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Writing Book Reviews

This guide offers techniques for writing critical reviews of academic books.

General Structure

Book reviews follow a format similar to academic essays: they begin with an introduction, have structured content in the middle, and end on a conclusion that sums up and points to areas for further research. Below is a suggested outline for writing your review.


The introduction should both give an overview of the book and make your overall assessment clear. In your introduction, you should clearly indicate:

  • The subject area and specific topic to which the author is contributing.
  • The author’s background, insofar as it speaks to their authority and approach to the book
  • The author’s purpose in writing the book; the problem the book addresses
  • The author’s main thesis
  • Your own thesis regarding the value of the book, it’s strengths and weaknesses, and whether the author sufficiently proves their thesis and addresses the problem

Following this, you should clearly lay out the structure of the book and the main points the author makes. You will address these points in depth in the body of your review.


In the body, you address each of the major points the author makes. A book review is meant to be brief, so you shouldn’t reiterate every single point: Instead, identify the key points of the book: which are essential to the overall structure and argument? Which points does the author emphasize?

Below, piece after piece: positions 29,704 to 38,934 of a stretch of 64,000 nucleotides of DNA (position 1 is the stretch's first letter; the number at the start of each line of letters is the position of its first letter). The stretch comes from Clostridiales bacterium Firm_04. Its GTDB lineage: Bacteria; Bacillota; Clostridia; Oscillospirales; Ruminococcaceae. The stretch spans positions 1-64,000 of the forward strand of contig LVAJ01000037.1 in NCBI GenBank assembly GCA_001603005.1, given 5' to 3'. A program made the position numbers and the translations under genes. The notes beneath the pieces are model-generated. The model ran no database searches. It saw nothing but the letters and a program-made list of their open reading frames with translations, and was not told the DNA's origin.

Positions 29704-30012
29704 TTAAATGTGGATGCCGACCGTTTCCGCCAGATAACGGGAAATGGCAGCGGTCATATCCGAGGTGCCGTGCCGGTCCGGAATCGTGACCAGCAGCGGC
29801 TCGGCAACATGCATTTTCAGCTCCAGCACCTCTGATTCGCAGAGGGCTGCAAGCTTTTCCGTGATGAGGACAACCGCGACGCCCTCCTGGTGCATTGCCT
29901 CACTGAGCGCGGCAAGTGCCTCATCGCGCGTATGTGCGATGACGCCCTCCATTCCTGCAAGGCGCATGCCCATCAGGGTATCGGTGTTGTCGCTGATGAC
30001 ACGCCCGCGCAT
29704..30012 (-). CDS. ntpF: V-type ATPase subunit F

There are two common structures that you may use for the body of your review.

  • One possible structure summarizes all of the book’s main points without adding your opinion, then offer your critique separately.
  • An alternate structure integrates the summaries and critiques, while still clearly separating the book’s points from your own: in this structure, you summarize one point, critique it, then move on to the next.

Your critiques of the author’s points may consider

  • the evidence they used,
  • the strength of their reasoning,
  • the plausibility of any solutions to problems they suggest,
  • the author’s bias or assumptions
  • The clarity of the writing

 In addition to summarizing the points, you should explain how the points relate to each other to form the overall argument of the book.


In the conclusion, reiterate your position on the book and synthesize the specific critiques you made in the body. This is where you can offer your overall impression of the quality of the book and its value to the intended readers. This is also a place to emphasize the book’s unique contribution to the literature on the subject and in the author’s own trajectory. Finally, you may want to draw attention to topics the book didn’t cover and suggest areas for further investigation.